In this guide, I’m going to show you the basics of setting up a terrarium for terrestrial frogs. When I mention ‘terrestrial’ I’m referring to species most suited for walking on land. Most ‘true toads’ (species in the Bufonidae family) fall into this category but there are some frogs suitable for this type of enclosure too. The types of Anura (frog and toad) going into an enclosure like this are often the types that don’t climb, jump very high, or require as much water as other frogs.
Keep in mind, this is a guide for setting up a basic terrestrial frog enclosure; it’s not meant for one specific kind of frog because each species has its own needs. For example, American toads would fit nicely into the example below, but if you were creating an enclosure for an Asian horned frog, you might want to alter this build by including a drainage layer and adding more leaf litter. The point being, use this guide as an example. Read care sheets to find out more about the species you want to keep as a pet, then alter the enclosure to suit their needs.
- 1 Basic Cage Setup for Terrestrial Frogs and Toads
- 2 Introducing Your Frog to Its New Home
Basic Cage Setup for Terrestrial Frogs and Toads
In this build, I used this Exo Terra terrarium, but you can use an ‘aquarium’ or breeder tank. It’s hard to say which is better and what size you need. It all comes down to the species and how many you’re keeping.
As a general rule, most keepers recommend at least 10-gallons per frog. This means, if you want to keep 3 frogs in one enclosure, you’ll need a 30-gallon tank. I tend to agree with this rule. While you can offer a smaller enclosure for small species like Red Belly Toads, something larger is needed for Pixie Frogs. To risk sounding like a broken record, the size depends on the species. Anyway, without further delay, here is how to setup up a cage for terrestrial frogs and toads.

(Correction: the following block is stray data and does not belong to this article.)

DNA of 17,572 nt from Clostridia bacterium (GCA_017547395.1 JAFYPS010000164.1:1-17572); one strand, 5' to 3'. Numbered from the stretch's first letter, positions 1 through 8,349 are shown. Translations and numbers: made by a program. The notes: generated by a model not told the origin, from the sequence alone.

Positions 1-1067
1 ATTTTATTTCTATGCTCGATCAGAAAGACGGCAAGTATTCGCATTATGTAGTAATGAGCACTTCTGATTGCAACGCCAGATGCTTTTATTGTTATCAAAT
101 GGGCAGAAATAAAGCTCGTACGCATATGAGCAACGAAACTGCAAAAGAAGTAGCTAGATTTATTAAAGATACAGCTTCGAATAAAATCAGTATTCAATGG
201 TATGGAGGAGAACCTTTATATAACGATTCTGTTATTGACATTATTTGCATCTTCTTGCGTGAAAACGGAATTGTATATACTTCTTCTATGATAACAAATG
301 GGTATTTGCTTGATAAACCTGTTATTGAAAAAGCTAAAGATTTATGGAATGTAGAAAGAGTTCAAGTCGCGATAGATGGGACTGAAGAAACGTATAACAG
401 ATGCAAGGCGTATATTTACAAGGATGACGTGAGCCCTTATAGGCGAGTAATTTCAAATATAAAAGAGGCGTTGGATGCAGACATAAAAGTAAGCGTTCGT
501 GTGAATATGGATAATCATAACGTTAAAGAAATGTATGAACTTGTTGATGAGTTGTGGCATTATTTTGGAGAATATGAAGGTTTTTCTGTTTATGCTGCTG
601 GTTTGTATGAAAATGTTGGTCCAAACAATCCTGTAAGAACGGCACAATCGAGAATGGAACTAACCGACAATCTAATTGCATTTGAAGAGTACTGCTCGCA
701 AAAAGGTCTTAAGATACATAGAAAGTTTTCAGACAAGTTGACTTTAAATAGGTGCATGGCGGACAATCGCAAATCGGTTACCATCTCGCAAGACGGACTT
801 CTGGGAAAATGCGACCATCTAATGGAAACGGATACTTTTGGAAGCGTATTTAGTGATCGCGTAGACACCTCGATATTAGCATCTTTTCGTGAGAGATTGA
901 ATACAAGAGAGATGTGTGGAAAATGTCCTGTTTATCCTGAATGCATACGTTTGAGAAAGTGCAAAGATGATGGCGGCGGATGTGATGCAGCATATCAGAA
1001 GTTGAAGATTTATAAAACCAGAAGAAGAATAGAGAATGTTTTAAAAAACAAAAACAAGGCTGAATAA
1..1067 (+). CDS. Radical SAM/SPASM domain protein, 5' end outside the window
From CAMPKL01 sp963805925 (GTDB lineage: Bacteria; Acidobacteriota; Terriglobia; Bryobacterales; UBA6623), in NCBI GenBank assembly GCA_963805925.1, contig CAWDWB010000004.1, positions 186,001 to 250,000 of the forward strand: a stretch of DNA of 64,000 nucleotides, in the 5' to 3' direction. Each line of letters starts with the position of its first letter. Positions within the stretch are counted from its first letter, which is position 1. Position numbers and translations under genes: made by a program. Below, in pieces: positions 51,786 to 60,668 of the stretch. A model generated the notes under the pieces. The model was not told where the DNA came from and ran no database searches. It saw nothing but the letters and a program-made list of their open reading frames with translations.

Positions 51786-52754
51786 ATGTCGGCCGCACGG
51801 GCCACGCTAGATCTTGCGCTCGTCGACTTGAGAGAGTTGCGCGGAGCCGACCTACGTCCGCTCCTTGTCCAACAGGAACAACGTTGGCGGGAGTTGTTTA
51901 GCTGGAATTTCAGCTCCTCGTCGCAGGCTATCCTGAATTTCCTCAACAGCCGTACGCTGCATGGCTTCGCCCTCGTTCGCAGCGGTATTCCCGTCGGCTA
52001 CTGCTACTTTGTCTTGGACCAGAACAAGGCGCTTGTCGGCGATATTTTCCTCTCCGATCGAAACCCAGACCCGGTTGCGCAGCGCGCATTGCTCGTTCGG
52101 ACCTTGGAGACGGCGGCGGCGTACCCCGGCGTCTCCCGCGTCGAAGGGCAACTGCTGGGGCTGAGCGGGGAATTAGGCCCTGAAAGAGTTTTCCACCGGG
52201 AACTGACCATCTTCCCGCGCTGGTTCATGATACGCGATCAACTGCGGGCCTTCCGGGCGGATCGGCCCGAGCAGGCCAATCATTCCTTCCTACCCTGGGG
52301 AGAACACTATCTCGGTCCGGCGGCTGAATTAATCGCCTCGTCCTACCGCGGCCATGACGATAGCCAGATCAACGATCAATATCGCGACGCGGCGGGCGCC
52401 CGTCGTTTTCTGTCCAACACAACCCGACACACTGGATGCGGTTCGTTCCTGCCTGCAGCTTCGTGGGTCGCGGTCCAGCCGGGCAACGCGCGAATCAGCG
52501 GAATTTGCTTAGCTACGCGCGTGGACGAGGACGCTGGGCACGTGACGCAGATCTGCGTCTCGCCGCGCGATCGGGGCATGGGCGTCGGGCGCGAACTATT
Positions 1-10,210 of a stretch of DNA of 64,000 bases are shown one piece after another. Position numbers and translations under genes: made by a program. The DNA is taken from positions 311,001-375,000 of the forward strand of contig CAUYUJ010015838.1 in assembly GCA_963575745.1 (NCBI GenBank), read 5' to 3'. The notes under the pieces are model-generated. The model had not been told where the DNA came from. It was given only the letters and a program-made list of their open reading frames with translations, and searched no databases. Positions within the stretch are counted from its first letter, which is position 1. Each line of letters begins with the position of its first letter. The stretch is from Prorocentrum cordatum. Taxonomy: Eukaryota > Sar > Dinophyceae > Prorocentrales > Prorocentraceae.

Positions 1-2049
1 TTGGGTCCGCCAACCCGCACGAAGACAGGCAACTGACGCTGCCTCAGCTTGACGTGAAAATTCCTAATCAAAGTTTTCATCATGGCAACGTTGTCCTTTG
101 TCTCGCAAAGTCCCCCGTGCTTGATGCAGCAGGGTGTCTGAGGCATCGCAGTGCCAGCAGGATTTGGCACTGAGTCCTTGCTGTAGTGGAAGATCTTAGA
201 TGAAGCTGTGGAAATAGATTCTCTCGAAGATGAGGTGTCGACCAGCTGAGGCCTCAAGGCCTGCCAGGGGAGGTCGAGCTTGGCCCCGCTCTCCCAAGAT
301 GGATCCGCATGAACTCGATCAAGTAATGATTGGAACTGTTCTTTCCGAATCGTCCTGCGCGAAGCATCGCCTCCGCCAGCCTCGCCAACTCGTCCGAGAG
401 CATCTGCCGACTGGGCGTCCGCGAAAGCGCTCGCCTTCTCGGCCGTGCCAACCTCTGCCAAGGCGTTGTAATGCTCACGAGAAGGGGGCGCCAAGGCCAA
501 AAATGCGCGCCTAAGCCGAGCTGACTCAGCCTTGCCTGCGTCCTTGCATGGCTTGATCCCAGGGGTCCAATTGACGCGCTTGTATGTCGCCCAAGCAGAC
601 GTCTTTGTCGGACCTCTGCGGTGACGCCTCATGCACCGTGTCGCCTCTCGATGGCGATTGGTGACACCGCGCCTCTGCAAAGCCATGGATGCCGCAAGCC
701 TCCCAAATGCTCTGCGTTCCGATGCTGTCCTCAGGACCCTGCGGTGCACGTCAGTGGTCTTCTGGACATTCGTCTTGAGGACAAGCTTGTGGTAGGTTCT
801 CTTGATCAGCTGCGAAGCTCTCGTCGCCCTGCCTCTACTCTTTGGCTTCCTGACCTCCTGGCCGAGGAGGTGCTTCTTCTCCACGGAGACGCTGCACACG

Step 1: Choosing Your Enclosure
Choosing your cage is the first step. A standard glass tank (often referred to as an ‘aquarium’) is practical and cost-effective. The difference between an aquarium and a terrarium is its contents. A glass tank containing water is called an aquarium while the same glass tank containing substrate, plants & decorations is called a terrarium. Now that we’re on the same page, I’ll show you two really good terrariums for toad cages.
Nice and affordable, the Zilla Critter Cage is a great option. They come in 10-gallon and 15-gallon and they all come with a screen lid. They’re not huge but it’s enough room for at least one moderately sized toad. If this is the one you choose, I suggest the 15-gallon Critter Cage. Click here to see it on Amazon.
If you want to step-it-up a notch, my recommendation is an Exo Terra terrarium. Designed specifically for reptiles and amphibians, these terrariums have front opening doors which give you access to the inside. Below the doors are air vents that allow fresh air circulation. They come with locking screen lids that have special holes designed for running cords or hoses out the top. Most of them come with foam backgrounds which look great and conceal cords and hoses as well. These are my personal favorites; I recommend a 24″ x 18″ x 18″ Exo Terra. Click here to see it on Amazon.
Step 2: Clean The Terrarium
Once you’ve purchased and unwrapped your frog’s new enclosure, it’s a good idea to clean it first. Use distilled water and paper towels. Be careful not to use cleaning products with chemicals, as they can be harmful to amphibians. Our only object is to remove dust that may have accumulated on the glass before you purchased it.
Also, it’s a good idea to place your terrarium where you want to keep it. It will become very heavy after everything else is added.
Step 3: Add the Substrate
For most setups, the next step is to add the substrate to the terrarium. Things like eco earth and plantation soil, which are coco-husk fiber substrates, are great for most amphibians. Mixtures of soil, vermiculite, and sphagnum moss work well too.
Many frogs like to burrow. As such, the substrate should be 2 – 4 inches deep, depending on the size of your pet.